LOCAL boy Nick Ross has expressed the hope that Inverness Caledonian Thistle reaching the Scottish Cup final will help heal the wounds that have festered for the past 21 years in the Highland capital.
But the attacking midfielder doubts that, even if Inverness CT beat Falkirk at Hampden on Saturday it will bring complete closure, such is the depth of feeling that still exists in the hearts and minds of at least some with long memories.
“Inverness and Ross County have redrawn the football map in this country”Nick Ross
To understand why this situation persists, one has to revisit the summer of 1994, the year Caledonian Thistle was formed.
This followed a merger of Caledonian and Inverness Thistle, both members of the Highland Football League, the target being one of the two vacancies that were created by the Scottish Football League following reconstruction and the establishment of four divisions of ten clubs each.
In the event, the newly formed Inverness club was elected to the Third Division along with Highland rivals Ross County. But, when the club’s name was amended to Inverness Caledonian Thistle in 1996 at the request of the local council, who had contributed £900,000 towards the development of the new Caledonian Stadium, Inverness Thistle fans reacted with fury. And there are those who continue to hold a grudge to the extent that they refuse to set foot inside Caledonian Stadium or have anything to do with Inverness CT.
That is perhaps reflected by the size of average attendance of less than 3,500 during a season in which the team has over-achieved to the extent that Inverness CT has enjoyed its most successful season ever, also finishing third in the SPFL.
Ross, 23, born and bred in Inverness, said: “People still talk about the old Caley and Thistle and how the two clubs should not have merged. I don’t know too much about it as it was before my time, but I get told about it every day by people in the street.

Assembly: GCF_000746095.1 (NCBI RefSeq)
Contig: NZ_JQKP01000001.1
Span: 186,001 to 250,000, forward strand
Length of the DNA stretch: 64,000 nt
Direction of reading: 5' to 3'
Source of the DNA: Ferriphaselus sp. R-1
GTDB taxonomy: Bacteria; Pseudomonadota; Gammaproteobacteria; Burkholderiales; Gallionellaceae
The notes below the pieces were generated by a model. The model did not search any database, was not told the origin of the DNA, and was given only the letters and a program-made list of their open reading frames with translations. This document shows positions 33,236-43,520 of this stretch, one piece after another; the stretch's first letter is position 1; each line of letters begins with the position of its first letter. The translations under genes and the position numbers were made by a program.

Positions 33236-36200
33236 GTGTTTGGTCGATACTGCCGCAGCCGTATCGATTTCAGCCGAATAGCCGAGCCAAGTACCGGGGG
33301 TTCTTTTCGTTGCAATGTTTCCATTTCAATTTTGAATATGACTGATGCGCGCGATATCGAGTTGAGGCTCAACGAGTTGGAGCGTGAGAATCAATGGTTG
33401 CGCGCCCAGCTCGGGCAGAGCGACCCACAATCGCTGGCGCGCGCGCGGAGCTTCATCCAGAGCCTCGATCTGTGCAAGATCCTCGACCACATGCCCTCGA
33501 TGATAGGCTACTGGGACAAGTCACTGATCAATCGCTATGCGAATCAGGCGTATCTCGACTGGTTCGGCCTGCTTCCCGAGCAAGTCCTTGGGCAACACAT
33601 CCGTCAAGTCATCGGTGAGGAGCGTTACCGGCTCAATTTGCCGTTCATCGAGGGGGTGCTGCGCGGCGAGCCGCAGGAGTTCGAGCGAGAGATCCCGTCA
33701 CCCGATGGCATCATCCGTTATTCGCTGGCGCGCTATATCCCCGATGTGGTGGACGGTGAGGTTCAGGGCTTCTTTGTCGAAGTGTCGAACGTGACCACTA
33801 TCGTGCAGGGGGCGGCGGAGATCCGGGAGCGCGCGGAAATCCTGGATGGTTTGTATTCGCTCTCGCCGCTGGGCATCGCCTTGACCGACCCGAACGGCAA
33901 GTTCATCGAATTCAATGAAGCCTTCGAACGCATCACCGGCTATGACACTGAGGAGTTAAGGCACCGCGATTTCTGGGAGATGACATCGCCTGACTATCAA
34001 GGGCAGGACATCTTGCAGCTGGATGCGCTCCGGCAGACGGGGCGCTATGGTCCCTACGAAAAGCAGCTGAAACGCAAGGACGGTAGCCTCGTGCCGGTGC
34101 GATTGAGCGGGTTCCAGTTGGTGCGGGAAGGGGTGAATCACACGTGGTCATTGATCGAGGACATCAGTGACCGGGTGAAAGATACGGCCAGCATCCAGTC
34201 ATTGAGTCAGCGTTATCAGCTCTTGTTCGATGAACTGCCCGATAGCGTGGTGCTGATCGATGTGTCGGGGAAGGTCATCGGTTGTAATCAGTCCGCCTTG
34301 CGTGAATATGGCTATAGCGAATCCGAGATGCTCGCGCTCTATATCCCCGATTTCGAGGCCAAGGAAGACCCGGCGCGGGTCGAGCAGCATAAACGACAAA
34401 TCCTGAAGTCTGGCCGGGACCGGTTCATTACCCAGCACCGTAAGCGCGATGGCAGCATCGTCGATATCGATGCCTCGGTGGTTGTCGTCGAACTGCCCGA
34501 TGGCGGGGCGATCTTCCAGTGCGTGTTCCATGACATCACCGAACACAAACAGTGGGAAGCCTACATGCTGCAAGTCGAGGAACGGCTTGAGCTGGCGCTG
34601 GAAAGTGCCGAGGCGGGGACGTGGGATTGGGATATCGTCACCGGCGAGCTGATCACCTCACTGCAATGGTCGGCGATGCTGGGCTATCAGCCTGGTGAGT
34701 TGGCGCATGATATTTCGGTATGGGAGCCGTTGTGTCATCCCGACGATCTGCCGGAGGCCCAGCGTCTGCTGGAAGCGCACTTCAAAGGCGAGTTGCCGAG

“If we were to win the Scottish Cup and the fact that we are also in Europe then people will start taking notice of us, and, hopefully they will forget about the past and focus on Inverness Caledonian Thistle as a team.
“The split is in the past but it is still a big thing and you still get the diehards who mention it and won’t come to our games.
“However, Inverness have a new generation of younger fans and soon enough that may be forgotten about.
“The diehards still tell us about the history of the merger and it is surprising that after 21 years that it is still fresh in some people’s memories. It would be great if one day soon it is all forgotten about.
“None of my friends have ever been against the merger as they are all behind me and Inverness Caledonian Thistle.
“Inverness and Ross County have flown the flag for football in the Highlands and we have redrawn the football map in this country.”
While not every Invernesian football fan is prepared to embrace the current feelgood factor being experienced by the majority of the locals, Ross says: “The support in the city has been unbelievable.
“There has been supporters queuing for tickets outside the stadium and I have never seen that before in my time here.
“All the shops in the town are getting right behind us and there has definitely been a sea change with the run to the cup final.
“Home crowds have gone up and that is a good sign that we are doing something right and I hope reaching the Scottish Cup final can unify the city of Inverness.
“We hope it is not a one-off but, if we win the Scottish Cup ,it could be a once-in-a-lifetime thing.”
Ross is rightly proud of his local roots, pointing out that it is extra special for him as he used to go to all the games when he was younger and to be part of history is: “Just mind blowing – a dream come true.
“Who would have thought that we would have climbed the leagues and got into Europe and stand on the verge of winning the Scottish Cup. This is a fairytale story.”
Should Ross pen the final chapter in the fairytale by scoring the winning goal at Hampden, he will inevitably earn the tag “local hero”.
But he stressed: “While that would be great, I am not a local hero yet, and if Inverness win the Scottish Cup then we will all be heroes, not just me.”
Until now, Inverness CT has been most famous for the tabloid headline that made headlines in 2000 when they defeated Celtic 3-1 in a Scottish Cup-tie at Celtic Park and the Sun newspaper proclaimed “Super Caley Go Ballistic Celtic Are Atrocious”. But Ross added: “Everybody remembers that game, even people in different countries, but if we won the Scottish Cup that would overtake it.”